2020 Georgia Code
Title 44 - Property
Chapter 12 - Rights in Personalty
Article 2 - Choses in Action
§ 44-12-24. What Rights of Action May and May Not Be Assigned

Universal Citation: GA Code § 44-12-24 (2020)

Except for those situations governed by Code Sections 11-2-210 and 11-9-406, a right of action is assignable if it involves, directly or indirectly, a right of property. A right of action for personal torts, for legal malpractice, or for injuries arising from fraud to the assignor may not be assigned.

(Civil Code 1895, § 3079; Civil Code 1910, § 3655; Code 1933, § 85-1805; Ga. L. 2001, p. 362, § 33; Ga. L. 2013, p. 634, § 1/HB 160; Ga. L. 2013, p. 636, § 1/HB 359.)

The 2001 amendment, effective July 1, 2001, substituted "11-9-406" for "11-9-402" in the first sentence.

The 2013 amendments. The first 2013 amendment, effective May 6, 2013, inserted ", for legal malpractice," in the last sentence of this Code section. The second 2013 amendment, effective May 6, 2013, made identical changes.

Law reviews.

- For article, "Uninsured Motorist Coverage in Georgia," see 4 Ga. St. B. J. 329 (1968). For annual survey on legal ethics, see 64 Mercer L. Rev. 189 (2012). For annual survey on legal ethics, see 65 Mercer L. Rev. 175 (2013). For note, "Wrongful Refusal to Pay Insurance Claims in Georgia," see 13 Ga. L. Rev. 935 (1979). For note, "Conflicts of Interest in the Liability Insurance Setting," 13 Ga. L. Rev. 973 (1979). For note, "Laissez Fair: The Case for Alternative Litigation Funding and Assignment of Lawsuit Proceeds in Georgia," see 49 Ga. L. Rev. 1121 (2015). For comment, "The Employer's/Insurance Carrier's Right to Subrogation Under the Georgia Workers' Compensation Act (O.C.G.A. Section 34-9-11.1): How Long Will It Last?," see 46 Mercer L. Rev. 1575 (1995).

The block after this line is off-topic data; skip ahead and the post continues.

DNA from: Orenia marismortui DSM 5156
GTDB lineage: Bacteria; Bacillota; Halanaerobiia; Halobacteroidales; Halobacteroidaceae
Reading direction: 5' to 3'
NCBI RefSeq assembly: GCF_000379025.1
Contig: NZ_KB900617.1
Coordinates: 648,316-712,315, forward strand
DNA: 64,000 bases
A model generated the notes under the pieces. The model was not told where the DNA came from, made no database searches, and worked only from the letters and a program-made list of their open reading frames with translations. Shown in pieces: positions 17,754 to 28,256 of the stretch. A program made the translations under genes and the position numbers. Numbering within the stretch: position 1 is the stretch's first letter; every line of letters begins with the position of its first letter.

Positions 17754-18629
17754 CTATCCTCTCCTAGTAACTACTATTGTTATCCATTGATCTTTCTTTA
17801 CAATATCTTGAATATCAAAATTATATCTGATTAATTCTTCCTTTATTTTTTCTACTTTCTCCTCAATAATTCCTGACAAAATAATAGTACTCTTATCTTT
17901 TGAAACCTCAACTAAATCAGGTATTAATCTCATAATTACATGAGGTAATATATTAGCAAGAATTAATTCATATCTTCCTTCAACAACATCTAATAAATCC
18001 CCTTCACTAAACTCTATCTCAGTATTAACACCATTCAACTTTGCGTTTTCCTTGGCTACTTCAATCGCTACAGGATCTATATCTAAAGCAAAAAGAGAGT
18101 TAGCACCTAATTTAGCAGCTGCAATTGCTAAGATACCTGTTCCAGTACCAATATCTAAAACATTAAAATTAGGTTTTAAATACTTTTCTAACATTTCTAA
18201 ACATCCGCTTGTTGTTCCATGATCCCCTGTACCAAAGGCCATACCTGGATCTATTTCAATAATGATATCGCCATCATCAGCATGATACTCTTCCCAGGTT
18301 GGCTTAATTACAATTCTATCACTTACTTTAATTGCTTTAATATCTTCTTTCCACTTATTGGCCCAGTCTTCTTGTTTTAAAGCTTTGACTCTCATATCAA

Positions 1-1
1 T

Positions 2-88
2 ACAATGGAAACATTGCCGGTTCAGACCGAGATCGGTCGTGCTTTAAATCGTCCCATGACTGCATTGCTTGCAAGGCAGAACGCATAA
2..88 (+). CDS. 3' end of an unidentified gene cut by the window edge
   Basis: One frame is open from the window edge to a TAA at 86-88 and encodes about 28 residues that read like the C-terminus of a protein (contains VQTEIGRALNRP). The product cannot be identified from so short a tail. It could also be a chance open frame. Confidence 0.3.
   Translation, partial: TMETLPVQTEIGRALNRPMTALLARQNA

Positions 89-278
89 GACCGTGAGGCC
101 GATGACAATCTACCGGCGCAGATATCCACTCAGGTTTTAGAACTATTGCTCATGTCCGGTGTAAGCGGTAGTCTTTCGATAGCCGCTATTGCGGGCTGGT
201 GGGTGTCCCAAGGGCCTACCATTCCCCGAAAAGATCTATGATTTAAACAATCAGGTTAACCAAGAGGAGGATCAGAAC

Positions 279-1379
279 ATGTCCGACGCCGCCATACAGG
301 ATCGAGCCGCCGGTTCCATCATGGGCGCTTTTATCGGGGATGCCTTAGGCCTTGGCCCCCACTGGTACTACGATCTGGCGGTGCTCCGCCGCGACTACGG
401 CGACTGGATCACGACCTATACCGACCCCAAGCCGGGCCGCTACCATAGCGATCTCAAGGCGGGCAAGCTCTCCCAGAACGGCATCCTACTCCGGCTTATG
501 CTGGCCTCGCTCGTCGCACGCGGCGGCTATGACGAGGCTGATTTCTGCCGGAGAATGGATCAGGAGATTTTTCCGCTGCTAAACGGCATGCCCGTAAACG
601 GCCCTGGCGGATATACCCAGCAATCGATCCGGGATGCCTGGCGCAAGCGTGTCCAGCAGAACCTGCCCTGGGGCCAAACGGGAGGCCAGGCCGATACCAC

• General Consideration
  • Assignable Rights of Action
  • Nonassignable Rights of Action
General Consideration

"Assign" means transfer so as to vest title in the recipient and allow such person to sue directly. McLanahan v. Keith, 135 Ga. App. 117, 217 S.E.2d 420 (1975); In re Carroll, 89 Bankr. 1007 (Bankr. N.D. Ga. 1988); Shook v. Pilot Life Ins. Co., 188 Ga. App. 714, 373 S.E.2d 813, cert. denied, 188 Ga. App. 912, 373 S.E.2d 813 (1988).

Right of action is assignable if it is for damage to property or a right of action or chose in action arising from tort which involves, directly or indirectly, a right of property. Sullivan v. Curling, 149 Ga. 96, 99 S.E. 533, 5 A.L.R. 124 (1919); Lumpkin v. American Sur. Co., 69 Ga. App. 887, 27 S.E.2d 412 (1943).

Contract to share recovery obtained not assignment of right of action.

- Where a widowed mother had a cause of action against a railway company to recover damages for the homicide of her son, and she entered into a contract with her children, by the terms of which she agreed, in consideration of advances, made by them to her for the purpose of defraying the expenses of prosecuting her cause of action to share equally with them in any recovery she might obtain in her suit, this was not an assignment of the right of action for the personal tort. Anderson v. Anderson, 12 Ga. App. 706, 78 S.E. 271 (1913).

Conveyance of title to land.

- Conveyance of title to land neither passes title to timber cut nor assigns the right to recover damages for the trespass resulting from its wrongful removal and conversion. Rome Kraft Co. v. Davis, 213 Ga. 899, 102 S.E.2d 571 (1958).

Agreement to pay contingent fee not assignment.

- An agreement to pay a contingent fee does not confer on an attorney the right of an assignee. Winslow Bros. Co. v. Murphy, 139 Ga. 231, 77 S.E. 25 (1913).

Subrogation generally.